31 August 2022
The Financial Reporting Council (FRC) has published new guidance for listed companies when planning and conducting shareholder meetings, focussing on Annual General Meetings (AGMs). The guidance takes the form of seven principles and, whilst not mandatory, is offered by the FRC as a summary of good practice which is intended to enhance effective shareholder participation.
Before the meeting
- Information disseminated prior to a general meeting (GM) must offer clear instruction on how to attend and participate. In addition to the legal requirement to send a notice of meeting, the guidance suggests that appropriate means of communication should be identified and used to update all shareholders about arrangements (and any changes to those arrangements) as soon as possible – for example, by way of a dedicated area on the company website.
- Whether meetings are physical, hybrid or virtual (should the legal position be clarified), shareholders should, as far as practicable, be able to engage in the business of the meeting. This goes beyond ensuring that shareholders understand how to access the meeting. Shareholders should know how and when to submit questions, with a clear timeframe explaining when and where questions should be sent and how they will be answered. Whether attending virtually or in person, shareholders should have the opportunity to raise questions pertinent to the meeting agenda.
During the meeting
- The board should provide an update at the AGM on matters raised by stakeholder groups that are considered by the board to materially affect the company’s strategy, performance and culture. Importantly, the board should regard the AGM as an opportunity to explain how such matters have been taken into account or influenced its decision-making (perhaps in order to offer additional context to those matters reported in the statement in the annual report in respect of matters set out in s.172 of the Companies Act 2006).
- Companies should seek the broadest access to and participation in GMs by a diverse range of shareholders. In relation to any virtual element of a GM, companies should provide online functionality for real-time questions to be submitted during the meeting orally or in writing/electronically. Where questions are invited in advance of a GM, it is common for companies to group similar questions to avoid repetition; while the guidance takes no issue with that approach, it is suggested that companies should consider explaining any methods of grouping questions to increase transparency.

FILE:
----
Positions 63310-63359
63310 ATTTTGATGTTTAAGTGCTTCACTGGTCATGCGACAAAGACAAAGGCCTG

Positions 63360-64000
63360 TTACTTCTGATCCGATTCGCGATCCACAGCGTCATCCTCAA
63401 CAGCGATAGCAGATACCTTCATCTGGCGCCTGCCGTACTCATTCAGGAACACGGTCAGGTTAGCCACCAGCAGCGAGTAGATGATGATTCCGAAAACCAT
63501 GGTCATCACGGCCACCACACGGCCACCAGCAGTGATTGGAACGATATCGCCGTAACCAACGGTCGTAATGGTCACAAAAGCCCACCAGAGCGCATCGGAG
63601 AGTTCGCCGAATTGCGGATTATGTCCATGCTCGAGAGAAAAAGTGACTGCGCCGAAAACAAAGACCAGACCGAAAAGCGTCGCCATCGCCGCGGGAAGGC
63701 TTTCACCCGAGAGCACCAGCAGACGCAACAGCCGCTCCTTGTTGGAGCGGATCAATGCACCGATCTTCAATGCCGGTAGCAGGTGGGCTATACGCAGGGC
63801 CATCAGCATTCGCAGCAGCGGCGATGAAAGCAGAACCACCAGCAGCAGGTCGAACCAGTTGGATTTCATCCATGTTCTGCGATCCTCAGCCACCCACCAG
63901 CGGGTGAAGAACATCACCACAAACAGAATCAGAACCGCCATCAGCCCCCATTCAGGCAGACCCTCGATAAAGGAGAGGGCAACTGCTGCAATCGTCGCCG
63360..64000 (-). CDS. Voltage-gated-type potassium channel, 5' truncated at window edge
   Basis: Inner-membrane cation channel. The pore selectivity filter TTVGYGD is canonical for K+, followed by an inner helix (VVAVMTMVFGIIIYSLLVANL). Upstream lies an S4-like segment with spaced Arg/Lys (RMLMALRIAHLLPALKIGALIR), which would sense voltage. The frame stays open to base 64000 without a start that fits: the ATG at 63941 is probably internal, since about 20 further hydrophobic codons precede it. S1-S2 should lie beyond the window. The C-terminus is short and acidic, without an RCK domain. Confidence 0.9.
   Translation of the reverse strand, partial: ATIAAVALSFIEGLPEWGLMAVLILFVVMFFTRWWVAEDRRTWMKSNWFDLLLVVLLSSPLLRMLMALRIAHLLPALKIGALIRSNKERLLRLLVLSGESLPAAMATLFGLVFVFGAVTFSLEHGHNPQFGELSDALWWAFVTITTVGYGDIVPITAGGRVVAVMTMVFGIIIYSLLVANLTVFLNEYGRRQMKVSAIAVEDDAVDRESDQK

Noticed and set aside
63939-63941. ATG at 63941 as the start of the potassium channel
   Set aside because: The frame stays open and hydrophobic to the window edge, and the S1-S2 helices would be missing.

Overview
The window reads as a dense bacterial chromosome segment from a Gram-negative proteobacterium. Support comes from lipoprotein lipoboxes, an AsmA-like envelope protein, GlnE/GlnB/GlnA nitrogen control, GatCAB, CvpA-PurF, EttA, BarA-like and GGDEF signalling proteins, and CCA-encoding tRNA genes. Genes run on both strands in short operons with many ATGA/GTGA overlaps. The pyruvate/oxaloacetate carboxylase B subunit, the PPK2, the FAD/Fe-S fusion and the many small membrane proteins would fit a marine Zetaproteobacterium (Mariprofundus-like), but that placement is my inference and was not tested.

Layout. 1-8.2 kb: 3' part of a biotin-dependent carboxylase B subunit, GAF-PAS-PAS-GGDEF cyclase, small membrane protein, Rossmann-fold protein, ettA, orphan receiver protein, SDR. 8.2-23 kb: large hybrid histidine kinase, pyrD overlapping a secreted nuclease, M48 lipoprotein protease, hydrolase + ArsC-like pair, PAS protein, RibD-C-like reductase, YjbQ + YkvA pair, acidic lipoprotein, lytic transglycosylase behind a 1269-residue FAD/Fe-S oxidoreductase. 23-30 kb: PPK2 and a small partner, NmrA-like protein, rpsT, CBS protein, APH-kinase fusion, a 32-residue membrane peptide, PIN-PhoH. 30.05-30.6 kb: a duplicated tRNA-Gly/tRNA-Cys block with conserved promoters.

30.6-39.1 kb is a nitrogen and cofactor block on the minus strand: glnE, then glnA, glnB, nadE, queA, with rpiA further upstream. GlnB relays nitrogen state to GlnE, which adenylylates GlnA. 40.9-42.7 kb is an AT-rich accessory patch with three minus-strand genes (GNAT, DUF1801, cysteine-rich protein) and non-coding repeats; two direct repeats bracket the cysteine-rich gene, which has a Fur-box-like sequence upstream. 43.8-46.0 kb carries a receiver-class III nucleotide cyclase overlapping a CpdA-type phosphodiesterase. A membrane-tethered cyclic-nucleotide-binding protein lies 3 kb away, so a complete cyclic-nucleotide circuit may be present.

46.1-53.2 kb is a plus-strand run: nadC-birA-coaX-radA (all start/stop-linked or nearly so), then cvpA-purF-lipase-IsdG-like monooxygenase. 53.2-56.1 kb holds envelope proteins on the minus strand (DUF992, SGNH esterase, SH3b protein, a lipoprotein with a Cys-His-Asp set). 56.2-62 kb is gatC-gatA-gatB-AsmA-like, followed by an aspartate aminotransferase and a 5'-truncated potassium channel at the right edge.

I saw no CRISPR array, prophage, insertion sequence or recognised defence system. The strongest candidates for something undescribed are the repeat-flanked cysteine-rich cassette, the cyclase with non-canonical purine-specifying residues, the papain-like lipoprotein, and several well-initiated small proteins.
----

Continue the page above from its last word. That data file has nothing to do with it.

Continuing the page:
- Shareholders should be able to cast their vote in real-time or submit a voting instruction in advance via the appointment of a proxy, depending on the format of a meeting. Appropriate technology should be used to ensure shareholders are able to appoint proxies and send instructions to them prior to the meeting.
After the meetingCompanies should be as transparent as possible with shareholders in relation to matters discussed and raised by shareholders at the GM. This may include publishing written answers to questions submitted. Where 20 per cent or more of votes have been cast against a resolution, the company should explain when announcing voting results what actions it intends to take as required under Provision 4 of the UK Corporate Governance Code.
Engagement throughout the year
Shareholder engagement should not be limited to an annual event. Opportunities to update shareholders on company matters should be offered throughout the year, with an emphasis on transparency and ensuring shareholders have access to similar information. One way of doing this is to use the company’s website more effectively as a repository for recordings of, or slides or summaries from, investor events (including a GM). Companies should consider making presentations delivered at non-confidential stakeholder similarly available.
To find out more, or do discuss how RSM can support you, please get in touch with Tom Proverbs-Garbett, or your usual RSM contact.